The storms in September have dredged from the sea bottom and then flung millions of razor shells across the immense space of this beach. As I kneeled to examine a cluster, half-buried in sand by continued westerlies, I noticed that every shell was an exact analogue of its wider environment. Because each blade bore wavering bands of variant colour crosswise through its length.
The same pattern was manifest not only in the sand ribs that continued across these vast flats, it was there also at the tide edge, where a broad curve of foam, which was turned to tin by the dazzling light, was smeared inexorably eastwards in the breeze and the froth was itself banded into the same highly transient design.
It occurred to me that this one engrained sea shape – fashioned by the unending rhythm of the waves – is a perpetual background to the lives of the waders feeding there. They were sanderlings: dumpy, 100g white balls of ceaseless sea-like energy. The author Peter Matthiessen memorably named them “wind birds” for their wandering lives. He also called them “tireless toy birds” in honour of that hilarious, speeded-up trotting motion of their short black legs, with which each sanderling skirts the edge of the next incoming wave.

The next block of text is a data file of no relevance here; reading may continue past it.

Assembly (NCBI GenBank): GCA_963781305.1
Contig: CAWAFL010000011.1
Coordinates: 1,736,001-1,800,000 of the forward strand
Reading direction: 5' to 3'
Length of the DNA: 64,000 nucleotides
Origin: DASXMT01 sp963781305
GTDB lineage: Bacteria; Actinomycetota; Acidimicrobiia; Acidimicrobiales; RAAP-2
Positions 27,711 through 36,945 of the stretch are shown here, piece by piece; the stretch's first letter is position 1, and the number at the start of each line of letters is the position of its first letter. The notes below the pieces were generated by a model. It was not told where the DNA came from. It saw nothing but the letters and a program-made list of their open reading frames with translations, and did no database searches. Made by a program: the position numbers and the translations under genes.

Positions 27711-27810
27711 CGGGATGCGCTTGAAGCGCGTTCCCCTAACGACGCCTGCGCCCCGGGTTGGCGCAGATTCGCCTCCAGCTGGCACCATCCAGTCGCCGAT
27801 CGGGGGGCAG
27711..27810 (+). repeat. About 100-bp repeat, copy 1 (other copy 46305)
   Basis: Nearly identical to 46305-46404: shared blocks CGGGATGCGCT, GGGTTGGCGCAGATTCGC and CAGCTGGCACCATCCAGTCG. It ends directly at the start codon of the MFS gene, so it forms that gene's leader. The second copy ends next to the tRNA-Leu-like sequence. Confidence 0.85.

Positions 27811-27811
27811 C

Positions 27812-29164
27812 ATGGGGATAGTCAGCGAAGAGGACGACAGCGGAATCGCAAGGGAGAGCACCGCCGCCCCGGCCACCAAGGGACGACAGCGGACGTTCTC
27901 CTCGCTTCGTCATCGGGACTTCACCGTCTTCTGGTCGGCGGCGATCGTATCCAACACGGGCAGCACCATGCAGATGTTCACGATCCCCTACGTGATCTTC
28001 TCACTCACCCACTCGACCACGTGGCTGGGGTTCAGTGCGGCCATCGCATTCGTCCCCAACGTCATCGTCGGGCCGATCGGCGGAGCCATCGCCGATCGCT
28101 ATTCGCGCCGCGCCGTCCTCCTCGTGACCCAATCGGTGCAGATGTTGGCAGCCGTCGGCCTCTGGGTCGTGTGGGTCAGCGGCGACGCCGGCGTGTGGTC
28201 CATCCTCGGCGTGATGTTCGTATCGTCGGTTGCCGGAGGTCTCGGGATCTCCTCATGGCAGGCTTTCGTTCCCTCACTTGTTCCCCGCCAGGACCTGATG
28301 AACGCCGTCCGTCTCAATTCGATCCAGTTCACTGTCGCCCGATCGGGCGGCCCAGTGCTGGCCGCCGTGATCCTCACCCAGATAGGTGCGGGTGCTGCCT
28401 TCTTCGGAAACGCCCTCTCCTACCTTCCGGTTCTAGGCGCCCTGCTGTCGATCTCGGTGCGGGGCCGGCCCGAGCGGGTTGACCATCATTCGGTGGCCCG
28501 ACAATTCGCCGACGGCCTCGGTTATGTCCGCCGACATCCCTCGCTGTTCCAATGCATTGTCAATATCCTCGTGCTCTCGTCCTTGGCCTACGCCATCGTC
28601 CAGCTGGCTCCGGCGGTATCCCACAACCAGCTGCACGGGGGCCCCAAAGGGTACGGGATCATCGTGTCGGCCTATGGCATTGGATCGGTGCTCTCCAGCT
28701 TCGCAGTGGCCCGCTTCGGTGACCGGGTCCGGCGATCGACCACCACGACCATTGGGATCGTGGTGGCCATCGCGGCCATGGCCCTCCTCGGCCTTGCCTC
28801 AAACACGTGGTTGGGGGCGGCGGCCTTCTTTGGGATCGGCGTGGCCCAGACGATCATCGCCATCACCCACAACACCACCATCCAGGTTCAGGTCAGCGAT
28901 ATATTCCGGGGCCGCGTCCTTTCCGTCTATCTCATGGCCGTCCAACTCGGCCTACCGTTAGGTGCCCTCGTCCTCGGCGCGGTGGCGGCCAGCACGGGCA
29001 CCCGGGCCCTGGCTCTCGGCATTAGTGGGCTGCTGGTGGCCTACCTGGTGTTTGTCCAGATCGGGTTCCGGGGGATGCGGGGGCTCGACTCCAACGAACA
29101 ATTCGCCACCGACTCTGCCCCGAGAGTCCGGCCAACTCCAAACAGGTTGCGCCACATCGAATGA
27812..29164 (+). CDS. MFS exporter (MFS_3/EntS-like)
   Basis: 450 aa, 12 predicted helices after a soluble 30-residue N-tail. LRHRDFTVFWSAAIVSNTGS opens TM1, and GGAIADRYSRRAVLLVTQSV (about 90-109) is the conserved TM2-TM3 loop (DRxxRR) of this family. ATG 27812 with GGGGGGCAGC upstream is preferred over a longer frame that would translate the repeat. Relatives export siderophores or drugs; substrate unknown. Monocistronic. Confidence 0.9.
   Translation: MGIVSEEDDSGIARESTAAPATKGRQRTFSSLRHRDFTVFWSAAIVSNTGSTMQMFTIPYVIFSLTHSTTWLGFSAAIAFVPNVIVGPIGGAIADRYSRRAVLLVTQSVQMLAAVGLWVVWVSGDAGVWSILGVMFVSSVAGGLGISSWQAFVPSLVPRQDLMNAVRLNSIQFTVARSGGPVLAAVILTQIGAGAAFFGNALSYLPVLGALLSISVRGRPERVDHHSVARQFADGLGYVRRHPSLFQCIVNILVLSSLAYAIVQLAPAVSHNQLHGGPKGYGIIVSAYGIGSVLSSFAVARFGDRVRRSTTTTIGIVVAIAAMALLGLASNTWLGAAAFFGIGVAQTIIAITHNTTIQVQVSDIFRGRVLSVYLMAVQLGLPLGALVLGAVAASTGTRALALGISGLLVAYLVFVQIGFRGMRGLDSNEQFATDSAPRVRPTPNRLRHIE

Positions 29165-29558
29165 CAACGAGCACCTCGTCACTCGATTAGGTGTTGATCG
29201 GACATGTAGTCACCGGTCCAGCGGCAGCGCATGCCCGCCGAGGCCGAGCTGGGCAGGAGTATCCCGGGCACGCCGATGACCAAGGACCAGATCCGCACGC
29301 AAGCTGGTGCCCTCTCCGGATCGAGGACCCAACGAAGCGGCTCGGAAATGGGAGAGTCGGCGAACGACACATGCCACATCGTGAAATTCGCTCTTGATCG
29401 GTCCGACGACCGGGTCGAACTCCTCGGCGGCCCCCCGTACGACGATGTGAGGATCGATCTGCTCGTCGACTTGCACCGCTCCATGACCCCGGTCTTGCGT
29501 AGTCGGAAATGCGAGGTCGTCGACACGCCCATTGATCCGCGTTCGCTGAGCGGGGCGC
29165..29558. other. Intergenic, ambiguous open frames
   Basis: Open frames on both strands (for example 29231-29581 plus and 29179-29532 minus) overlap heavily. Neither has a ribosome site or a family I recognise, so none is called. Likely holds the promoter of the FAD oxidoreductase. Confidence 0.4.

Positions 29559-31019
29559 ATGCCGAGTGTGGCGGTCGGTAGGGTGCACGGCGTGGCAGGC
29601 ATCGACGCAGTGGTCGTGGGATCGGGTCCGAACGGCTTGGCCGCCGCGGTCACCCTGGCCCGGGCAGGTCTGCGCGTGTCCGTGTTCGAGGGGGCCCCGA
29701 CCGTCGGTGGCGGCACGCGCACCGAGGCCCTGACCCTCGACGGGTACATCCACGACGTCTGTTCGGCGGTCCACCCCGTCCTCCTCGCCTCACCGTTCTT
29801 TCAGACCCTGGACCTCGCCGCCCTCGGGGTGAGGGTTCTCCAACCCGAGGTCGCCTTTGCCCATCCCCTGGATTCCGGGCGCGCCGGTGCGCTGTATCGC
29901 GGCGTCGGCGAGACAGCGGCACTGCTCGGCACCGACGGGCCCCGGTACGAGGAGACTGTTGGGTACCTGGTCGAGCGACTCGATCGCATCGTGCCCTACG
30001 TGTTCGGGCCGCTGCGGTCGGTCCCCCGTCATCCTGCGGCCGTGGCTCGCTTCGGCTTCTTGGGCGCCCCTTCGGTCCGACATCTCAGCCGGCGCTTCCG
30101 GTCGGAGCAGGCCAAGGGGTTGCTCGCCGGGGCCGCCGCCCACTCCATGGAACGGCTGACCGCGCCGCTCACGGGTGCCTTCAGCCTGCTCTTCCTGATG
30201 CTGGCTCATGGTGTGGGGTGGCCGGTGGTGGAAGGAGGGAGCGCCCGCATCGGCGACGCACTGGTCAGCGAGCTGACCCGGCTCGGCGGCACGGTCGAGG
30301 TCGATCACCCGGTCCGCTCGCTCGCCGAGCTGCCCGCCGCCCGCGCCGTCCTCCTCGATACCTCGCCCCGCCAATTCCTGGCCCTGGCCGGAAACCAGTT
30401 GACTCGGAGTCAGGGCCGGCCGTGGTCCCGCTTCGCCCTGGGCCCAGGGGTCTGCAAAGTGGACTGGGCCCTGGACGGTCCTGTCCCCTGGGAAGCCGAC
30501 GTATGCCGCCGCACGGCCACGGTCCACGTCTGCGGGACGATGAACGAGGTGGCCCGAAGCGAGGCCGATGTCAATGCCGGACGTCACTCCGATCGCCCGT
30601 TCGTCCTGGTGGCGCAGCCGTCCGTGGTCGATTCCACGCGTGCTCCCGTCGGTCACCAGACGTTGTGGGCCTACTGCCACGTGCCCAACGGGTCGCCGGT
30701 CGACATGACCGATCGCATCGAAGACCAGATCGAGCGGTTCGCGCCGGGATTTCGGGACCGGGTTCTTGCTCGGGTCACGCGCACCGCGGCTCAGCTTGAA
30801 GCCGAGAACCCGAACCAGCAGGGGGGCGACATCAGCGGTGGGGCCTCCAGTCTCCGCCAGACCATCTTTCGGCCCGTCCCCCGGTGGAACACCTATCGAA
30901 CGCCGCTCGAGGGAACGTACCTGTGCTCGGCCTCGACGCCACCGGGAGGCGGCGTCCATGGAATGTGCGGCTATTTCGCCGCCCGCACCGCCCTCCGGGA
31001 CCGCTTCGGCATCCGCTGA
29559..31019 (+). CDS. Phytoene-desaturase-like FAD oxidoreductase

There is a curious paradox at work in the sameness of the sanderlings’ environment. They may dwell within this singular tidal pattern all their lives, but it is a landscape that winds around the margins of land everywhere on Earth. Sanderlings that breed in northernmost Greenland can winter in Namibia. Those that nest at the rim of terra firma in Arctic Canada follow this intertidal margin all the way to Tierra del Fuego.
There is barely a beach anywhere on Earth where sanderlings do not feed. I looked randomly through a shelf of field guides – for Hawaii, the Solomons Island, New Zealand, Peru and Papua New Guinea – and in all I found this inhabitant of the line between sand and sea. As I watch them making their wind-blown walks at the water’s edge, I cherish the comedy in this clockwork bird but sense also that there is grandeur in a life so at one with the pulse of the ocean.